What financial risk does the University have if a student does not finish? They already have their funds. What financial risk does the student have if they drop out? Sure they may pay the loan back... someday, but many don't.

Did anyone pay attention to the sub prime lending debacle? When you separate risk from risk takers, you artificially inflate the product. Lots of people will risk when they have little to loose and a system eager to hand out more and more easy money.

We will be much further ahead once students have to pay for there education as they go, just like I did. You value it more, you work harder and you learn real world application on the job as you study the theory in school. I say when, because as soon as this house of cards comes down, little funding will be available. Unless the Universities are too big to fail, then obama will "stimulate" the system. Heaven help us!

Mormoncowboy
Provo, Ut

Anybody who is struggling over the effectiveness of online learning needs to look at Khanacademy as a case study.

The online lecture strategy changes the entire dynamic of group learning. By creating a lecture series that can be accessed online and delivered at the pace of the student, each student can optimize their performance in the classroom. This approach does take away from the social learning enviroment, but has in some acute cases (Khanacademy) been a major facilitator for when students do interact. The real challenge is find out how to effectively use this technology, while still creating time for students to get together in person, to collaborate on their learning, through projects or discussion. Furthermore, it opens new channels and possibilities for students to colloborate on global scale.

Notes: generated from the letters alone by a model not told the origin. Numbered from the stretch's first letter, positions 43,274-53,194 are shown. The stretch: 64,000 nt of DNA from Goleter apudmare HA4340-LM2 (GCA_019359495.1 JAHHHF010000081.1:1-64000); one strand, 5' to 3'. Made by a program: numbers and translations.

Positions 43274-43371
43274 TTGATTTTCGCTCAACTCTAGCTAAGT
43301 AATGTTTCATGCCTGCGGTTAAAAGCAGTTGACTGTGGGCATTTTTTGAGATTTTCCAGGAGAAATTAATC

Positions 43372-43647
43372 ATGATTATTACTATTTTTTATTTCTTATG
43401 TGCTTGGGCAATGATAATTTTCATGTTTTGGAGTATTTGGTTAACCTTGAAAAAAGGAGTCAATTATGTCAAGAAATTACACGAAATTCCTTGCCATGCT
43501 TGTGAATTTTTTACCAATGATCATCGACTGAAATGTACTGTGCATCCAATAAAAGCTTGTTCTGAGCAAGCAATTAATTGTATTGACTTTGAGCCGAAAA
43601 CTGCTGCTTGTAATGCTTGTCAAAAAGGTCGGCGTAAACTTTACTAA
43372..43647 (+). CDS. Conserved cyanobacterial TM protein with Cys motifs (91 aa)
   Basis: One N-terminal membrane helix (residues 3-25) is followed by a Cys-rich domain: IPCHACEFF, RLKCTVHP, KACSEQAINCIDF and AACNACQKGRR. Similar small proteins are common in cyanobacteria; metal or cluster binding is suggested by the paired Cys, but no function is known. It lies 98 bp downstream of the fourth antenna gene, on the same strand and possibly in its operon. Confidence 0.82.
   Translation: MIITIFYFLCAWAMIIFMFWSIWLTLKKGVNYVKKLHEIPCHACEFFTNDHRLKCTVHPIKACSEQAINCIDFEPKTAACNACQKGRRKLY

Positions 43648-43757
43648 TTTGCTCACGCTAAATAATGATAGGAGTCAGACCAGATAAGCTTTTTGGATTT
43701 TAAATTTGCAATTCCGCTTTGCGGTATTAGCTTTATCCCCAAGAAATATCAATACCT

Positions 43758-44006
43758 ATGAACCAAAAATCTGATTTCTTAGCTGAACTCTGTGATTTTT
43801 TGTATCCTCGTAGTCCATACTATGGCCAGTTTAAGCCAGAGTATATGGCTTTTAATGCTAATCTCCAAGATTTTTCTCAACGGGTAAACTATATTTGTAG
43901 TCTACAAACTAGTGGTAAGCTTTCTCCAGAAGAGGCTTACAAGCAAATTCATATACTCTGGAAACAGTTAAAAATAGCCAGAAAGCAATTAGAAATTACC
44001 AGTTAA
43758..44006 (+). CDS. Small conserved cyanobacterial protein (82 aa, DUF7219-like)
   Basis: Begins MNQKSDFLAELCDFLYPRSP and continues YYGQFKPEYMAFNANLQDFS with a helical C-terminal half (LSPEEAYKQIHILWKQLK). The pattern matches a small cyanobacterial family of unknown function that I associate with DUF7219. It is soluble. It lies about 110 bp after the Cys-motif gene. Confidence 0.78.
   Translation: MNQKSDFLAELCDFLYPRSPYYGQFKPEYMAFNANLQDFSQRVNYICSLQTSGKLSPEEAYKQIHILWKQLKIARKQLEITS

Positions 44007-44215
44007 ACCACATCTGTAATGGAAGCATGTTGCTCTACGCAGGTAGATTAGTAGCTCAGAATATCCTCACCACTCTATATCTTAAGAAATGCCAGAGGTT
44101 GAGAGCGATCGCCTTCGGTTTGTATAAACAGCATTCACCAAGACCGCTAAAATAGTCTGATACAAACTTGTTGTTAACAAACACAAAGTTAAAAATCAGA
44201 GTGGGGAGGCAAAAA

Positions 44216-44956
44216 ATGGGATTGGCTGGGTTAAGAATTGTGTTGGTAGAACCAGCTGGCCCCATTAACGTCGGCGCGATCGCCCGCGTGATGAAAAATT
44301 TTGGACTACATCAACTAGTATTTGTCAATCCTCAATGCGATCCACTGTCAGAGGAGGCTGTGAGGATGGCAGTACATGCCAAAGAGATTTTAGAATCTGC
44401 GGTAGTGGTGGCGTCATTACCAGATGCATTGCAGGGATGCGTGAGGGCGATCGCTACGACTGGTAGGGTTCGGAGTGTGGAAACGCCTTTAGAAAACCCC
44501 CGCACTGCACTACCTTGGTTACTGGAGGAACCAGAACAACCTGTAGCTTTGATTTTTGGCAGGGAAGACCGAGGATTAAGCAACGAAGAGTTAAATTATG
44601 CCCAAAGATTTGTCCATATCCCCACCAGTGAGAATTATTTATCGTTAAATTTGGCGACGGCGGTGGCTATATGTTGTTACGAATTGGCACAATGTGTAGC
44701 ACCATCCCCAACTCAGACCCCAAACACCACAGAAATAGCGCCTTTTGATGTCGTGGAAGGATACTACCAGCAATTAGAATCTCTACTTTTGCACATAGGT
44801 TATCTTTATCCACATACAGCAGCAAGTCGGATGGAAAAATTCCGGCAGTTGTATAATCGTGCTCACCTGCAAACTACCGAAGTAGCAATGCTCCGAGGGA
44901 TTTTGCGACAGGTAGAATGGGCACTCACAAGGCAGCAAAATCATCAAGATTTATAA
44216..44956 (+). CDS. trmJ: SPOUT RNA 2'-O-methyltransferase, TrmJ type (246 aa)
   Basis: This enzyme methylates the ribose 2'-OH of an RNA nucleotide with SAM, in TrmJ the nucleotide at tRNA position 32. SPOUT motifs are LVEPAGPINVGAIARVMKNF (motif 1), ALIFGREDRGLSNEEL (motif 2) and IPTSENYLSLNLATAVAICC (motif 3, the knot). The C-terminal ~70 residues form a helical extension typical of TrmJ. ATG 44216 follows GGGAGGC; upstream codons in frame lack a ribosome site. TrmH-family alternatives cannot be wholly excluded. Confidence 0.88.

I do admit however that if executed poorly, this could just be a poor crutch to reducing the cost of running schools and universities. Application is the key.

Really???
Kearns, UT

Higher education does need to change to match our changing society. We have so many resources that can be used as tools to reach the electronic generation. We need to do a better job of it.

Mike Rose
Provo, UT

Before reforming this system we need to understand all the economic effects and the interest groups that have formed around those effects.